We begin by considering functions between sets. I am not going to say here what a function is, anymore than what a set is. Instead, we will assume a working knowledge of these terms. They can in fact be defined using category theory, but that is not our purpose here.

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This is so deeply ingrained since the early 20th century that it is hardly ever argued explicitly anymore. For one thing, it does away with the logical absurdities that arise from such horrible concepts as "multivalued functions". It is very hard to keep a consistent notation if you start from a general relationship (such as an algebraic equation in $x$ and $y$) and try to prove that it actually defines a function $y=f(x)$ unless you somehow identify functions with their graphs.

Please note that the usual definition of a relation (function or otherwise) is not that is is a graph: to be consistent the definition is an ordered triplet consisting of two sets and a subset of their cartesian product.

(Update based on some comments)

In secondary school teaching the recent trend is to avoid sets as an explicit concept. In that context useful metaphors for single-valued functions are black boxes with an input and output channel, and even little hand cranks illustrating the "work" of a tranformation.

For a balanced view on the interplay between these two approaches, see for instance section 12.5 in B. Baumslag, "Fundamentals of Teaching Mathematics at University Level," Imperial College Press 2000.

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  • $\begingroup$ "This is so deeply ingrained .. that it is hardly ever argued explicitly" Perhaps that's a problem and it should be stated more explicitely. I first encountered functions in the second grade as "function boxes" where you plug something in and and apply a rule (the drawings even had little handcranks on them). When I first encountered them as sets in graduate school it threw me for a loop. Especically in topology as transformations. Would have really helped if I had thought of them as equivalently as sets as well. $\endgroup$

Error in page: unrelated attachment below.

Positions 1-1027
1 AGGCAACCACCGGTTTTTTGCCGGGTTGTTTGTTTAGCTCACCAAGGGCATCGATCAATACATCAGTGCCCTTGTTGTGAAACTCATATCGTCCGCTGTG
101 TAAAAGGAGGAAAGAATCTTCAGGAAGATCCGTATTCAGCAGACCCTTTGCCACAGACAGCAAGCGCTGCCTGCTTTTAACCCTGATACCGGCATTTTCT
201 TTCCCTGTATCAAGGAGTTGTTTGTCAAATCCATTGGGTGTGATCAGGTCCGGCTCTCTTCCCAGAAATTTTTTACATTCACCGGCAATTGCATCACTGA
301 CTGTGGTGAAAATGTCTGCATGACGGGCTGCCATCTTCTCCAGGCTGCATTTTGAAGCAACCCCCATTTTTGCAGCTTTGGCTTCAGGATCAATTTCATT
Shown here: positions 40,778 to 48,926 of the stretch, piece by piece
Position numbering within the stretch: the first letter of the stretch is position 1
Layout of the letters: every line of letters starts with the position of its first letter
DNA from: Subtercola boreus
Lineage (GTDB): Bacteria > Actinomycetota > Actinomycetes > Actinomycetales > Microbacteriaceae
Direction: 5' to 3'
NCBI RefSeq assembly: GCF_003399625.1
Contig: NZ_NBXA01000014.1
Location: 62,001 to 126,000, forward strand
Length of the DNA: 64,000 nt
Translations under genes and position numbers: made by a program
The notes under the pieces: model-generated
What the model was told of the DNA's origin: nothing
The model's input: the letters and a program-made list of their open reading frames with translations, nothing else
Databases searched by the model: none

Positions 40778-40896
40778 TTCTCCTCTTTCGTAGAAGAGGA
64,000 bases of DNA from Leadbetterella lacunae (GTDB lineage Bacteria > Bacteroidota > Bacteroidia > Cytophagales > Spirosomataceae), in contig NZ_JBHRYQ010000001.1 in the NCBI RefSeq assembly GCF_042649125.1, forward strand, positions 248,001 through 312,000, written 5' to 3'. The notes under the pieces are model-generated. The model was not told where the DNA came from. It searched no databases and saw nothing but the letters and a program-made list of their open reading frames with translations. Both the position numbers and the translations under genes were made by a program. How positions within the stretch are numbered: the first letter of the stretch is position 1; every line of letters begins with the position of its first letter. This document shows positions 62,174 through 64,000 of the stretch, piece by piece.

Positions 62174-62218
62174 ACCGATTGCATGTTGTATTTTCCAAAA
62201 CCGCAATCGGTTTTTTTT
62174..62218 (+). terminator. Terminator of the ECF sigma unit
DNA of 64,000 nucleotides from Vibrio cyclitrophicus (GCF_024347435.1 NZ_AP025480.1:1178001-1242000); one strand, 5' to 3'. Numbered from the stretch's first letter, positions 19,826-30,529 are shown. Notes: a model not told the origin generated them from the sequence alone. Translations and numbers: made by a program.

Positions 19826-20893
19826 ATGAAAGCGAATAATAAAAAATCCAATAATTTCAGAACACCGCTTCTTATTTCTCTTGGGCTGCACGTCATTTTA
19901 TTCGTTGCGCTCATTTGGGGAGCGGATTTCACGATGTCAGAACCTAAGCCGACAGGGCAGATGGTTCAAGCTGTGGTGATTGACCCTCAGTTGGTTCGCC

– fleablood
    Dec 6, 2015 at 0:39
  • $\begingroup$ Regarding the "usual definition of a relation or function", you can see also What is the right way to define a function?. $\endgroup$ Dec 6, 2015 at 8:04
  • $\begingroup$ @fleablood Teaching functions without set theory traces its pedigree to the venerable Dirichlet; but set theory really simplifies the formalism when turning the handcrank only once can result in several little packages coming out of the box. $\endgroup$ Dec 6, 2015 at 11:56
  • $\begingroup$ @fleablood: Your comment shows how different things have apparently become. I don't think I heard the mathematical term "function" (at school, at least; this is in the U.S.A.) until 7th grade, maybe not until 8th grade (ages 13-14; around 1971-73), but functions were defined as sets of ordered pairs pretty much from the beginning. Certainly they were done this way in my 9th grade Algebra 1 class (used Dolciani's Modern Algebra Structure. Book One), and functions were even treated this way in the college algebra and precalculus texts I taught from throughout the 1980s. $\endgroup$ Dec 7, 2015 at 15:12
  • $\begingroup$ "apparently become"? New Math did not last that long and was not deemed successful and has become a forgotten footnote in history since. $\endgroup$
    – fleablood
    Dec 7, 2015 at 16:33